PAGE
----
However, clients may also be interested to learn about the national and international links with other major stakeholders in telemetry software and hardware, that put the Oriel Systems technical team in such a strong position to respond to the widest range of needs. The company has a presence in various parts of the UK, with a manufacturing, research and development facility in south west England being complemented by Manchester and north London sites, out of which the company’s installation engineers work. But the firm also maintains strategic alliances and agents in Europe and the Far East – indeed, more than half of its revenue is international.

Such in-depth expertise as gathered from across the world has been instrumental in attracting such high quality and frequently multinational clients as Cadburys, BASF, Nestle, Unilever and Fling Group Netherlands B.V. Customers both throughout the UK and overseas also benefit from a head office located in close proximity to all of the major transport links, as well as the wide range of languages in which the telemetry solutions of Oriel Systems (http://www.orielsystems.com) can operate around the world. Such factors all help to make the company a continued first choice for national and international clients alike.

 

Telemetry’s role in fishery and wildlife research and management

Organisations investing in solutions like silo monitoring hardware and software from Oriel Systems (http://www.orielsystems.com) are often intrigued to read of how telemetry – the automated making of measurements and the remote collection and transmission of data – is applied in sectors far beyond the likes of the oil and gas, chemicals, water and printing industries. One area in which these systems certainly have value is in the research and management of fishery and wildlife, with telemetry proving its worth in the monitoring of threatened species at the individual level.

For data acquisition software to work in the study of certain species, the animals are routinely outfitted with instrumentation tags, which incorporate sensors for the measurement of temperature, speed and location, making the most of ARGOS or GPS packages. In the case of marine animals, diving depth and duration is also generally measured. Through telemetry tags, researchers can learn about the behaviour, functions and environment of given animals. Archival tags can be used to store this information, or it may be sent or transmitted to a satellite or handheld receiving device.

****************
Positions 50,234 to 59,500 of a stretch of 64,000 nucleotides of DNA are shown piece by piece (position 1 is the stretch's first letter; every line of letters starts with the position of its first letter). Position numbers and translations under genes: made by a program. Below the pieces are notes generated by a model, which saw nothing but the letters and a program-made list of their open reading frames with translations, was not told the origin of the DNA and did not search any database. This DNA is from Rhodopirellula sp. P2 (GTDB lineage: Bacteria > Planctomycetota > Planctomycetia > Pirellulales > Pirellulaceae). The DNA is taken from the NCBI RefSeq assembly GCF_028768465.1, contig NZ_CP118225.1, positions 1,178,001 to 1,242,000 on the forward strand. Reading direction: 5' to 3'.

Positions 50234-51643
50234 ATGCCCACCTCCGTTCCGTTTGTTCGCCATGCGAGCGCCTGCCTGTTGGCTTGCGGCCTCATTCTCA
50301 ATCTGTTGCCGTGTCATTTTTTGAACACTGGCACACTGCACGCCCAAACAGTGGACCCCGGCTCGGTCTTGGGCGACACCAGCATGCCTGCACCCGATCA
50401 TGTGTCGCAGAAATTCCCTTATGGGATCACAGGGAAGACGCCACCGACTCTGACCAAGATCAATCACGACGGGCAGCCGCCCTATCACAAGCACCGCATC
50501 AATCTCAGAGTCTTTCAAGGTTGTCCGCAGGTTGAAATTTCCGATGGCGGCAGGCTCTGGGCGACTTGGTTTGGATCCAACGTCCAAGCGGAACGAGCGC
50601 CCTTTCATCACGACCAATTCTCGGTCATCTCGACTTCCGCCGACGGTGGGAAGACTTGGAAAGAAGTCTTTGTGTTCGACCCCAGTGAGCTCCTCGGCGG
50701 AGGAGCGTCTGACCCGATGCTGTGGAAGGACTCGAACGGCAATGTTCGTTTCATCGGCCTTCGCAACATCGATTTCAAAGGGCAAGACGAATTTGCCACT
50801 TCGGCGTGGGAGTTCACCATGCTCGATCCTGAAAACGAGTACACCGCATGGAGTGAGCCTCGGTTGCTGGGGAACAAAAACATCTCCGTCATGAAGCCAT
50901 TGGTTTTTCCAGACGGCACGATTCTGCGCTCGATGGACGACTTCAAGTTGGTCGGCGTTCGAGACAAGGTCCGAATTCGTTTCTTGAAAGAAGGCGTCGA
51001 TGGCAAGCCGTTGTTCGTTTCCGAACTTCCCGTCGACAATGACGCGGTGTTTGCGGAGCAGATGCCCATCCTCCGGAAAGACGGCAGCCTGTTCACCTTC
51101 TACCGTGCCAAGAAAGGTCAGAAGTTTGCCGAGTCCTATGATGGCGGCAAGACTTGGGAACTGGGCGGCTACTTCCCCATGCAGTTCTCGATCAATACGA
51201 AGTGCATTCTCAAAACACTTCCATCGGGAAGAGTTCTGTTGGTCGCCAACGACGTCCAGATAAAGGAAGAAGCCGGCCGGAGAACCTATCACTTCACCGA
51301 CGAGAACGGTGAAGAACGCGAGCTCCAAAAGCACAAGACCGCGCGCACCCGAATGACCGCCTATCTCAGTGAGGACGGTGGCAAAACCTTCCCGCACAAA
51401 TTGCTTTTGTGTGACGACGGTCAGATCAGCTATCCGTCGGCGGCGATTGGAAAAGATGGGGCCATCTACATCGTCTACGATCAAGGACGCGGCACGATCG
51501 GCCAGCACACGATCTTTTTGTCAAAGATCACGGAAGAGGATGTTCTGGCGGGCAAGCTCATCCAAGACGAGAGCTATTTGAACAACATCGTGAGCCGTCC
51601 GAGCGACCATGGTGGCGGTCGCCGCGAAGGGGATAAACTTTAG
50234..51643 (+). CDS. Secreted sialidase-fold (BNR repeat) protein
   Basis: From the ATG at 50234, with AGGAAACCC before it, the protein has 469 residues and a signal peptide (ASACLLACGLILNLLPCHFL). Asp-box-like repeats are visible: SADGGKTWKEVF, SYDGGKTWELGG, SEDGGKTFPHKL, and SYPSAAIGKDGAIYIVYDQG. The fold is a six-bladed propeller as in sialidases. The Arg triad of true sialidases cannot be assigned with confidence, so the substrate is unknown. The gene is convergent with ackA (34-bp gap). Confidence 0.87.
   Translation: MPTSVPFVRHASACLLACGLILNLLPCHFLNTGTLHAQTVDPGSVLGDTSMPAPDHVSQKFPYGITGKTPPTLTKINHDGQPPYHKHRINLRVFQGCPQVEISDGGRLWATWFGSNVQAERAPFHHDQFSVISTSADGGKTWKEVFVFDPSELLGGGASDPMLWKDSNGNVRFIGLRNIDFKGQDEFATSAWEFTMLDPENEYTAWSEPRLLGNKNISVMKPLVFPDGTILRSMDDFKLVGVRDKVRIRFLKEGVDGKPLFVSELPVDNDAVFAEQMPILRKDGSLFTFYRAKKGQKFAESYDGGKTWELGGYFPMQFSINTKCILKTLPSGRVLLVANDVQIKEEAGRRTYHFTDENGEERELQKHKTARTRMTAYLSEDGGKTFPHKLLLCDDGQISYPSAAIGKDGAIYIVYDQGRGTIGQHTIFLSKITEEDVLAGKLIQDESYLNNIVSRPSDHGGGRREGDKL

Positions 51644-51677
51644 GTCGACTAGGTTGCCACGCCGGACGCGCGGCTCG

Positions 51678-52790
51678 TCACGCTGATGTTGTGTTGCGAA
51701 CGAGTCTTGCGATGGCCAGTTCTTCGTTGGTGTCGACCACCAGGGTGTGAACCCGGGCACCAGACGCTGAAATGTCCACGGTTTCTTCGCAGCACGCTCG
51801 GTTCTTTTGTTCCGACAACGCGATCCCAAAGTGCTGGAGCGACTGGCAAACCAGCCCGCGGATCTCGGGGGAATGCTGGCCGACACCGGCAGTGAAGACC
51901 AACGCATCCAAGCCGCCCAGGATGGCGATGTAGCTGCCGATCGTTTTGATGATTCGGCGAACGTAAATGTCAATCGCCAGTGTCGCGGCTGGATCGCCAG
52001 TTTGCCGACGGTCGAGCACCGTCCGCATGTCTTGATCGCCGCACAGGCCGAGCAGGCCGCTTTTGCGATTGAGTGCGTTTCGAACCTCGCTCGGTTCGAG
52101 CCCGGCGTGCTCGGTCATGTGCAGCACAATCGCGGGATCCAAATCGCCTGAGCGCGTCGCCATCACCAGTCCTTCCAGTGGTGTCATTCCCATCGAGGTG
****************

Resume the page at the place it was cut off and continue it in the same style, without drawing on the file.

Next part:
Hydro-acoustic assessments for fish had previously involved the use of mobile surveys from boats for the evaluation of fish biomass and spatial distributions. Now, however, advanced telemetry is used, with stationary transducers being employed as part of fixed-location techniques for the monitoring of passing fish. It may have been the 1960s when fish biomass quantification was first seriously attempted, but it was at hydropower dams in the 1980s that especially significant advances in equipment and techniques took place. In the case of some evaluations, fish passage was monitored on a 24 hours a day basis for over a year, resulting in estimates of fish sizes, fish entrainment rates and spatial and temporal distributions.

The 1970s saw the invention of the dual-beam technique, enabling fish size to be directly estimated in situ via its target strength. By the early 1990s, HTI had developed the first portable split-beam, hydro-acoustic system, which was soon preferred to the dual-beam method on account of the greater accuracy and reduced variability of the fish strength estimates that it produced. It was also through this method that fish could be tracked in 3D, allowing for the determination of a fish’s swimming path and absolute direction of movement. Such remote monitoring systems proved vital in evaluating entrained fish in water diversions, as well as for studies in rivers of migratory fish.

The last three and a half decades have seen tens of thousands of hydro-acoustic evaluations, both mobile and fixed-location, conducted around the world. Certainly, for the purposes of the research and management of wildlife and fishery, telemetry solutions have never relented in their importance – and much the same could be said for the many industries that Oriel Systems (http://www.orielsystems.com) serves with aplomb. The company’s technical team is happy to listen to requests for both relatively simple and much more advanced, specialised systems.

 

Telemetry and the Formula One

For the large installed client base of Oriel Systems (http://www.orielsystems.com), the benefits of remote monitoring systems, both in a more general sense and in ways more directly applicable to their highly specialised industries, are clear. There is, however, another less everyday setting in which telemetry solutions have long proved their worth to the end of delivering world-leading performance – with the results regularly being shown live on TV to millions upon millions of viewers worldwide. That setting is, of course, the Formula One paddock.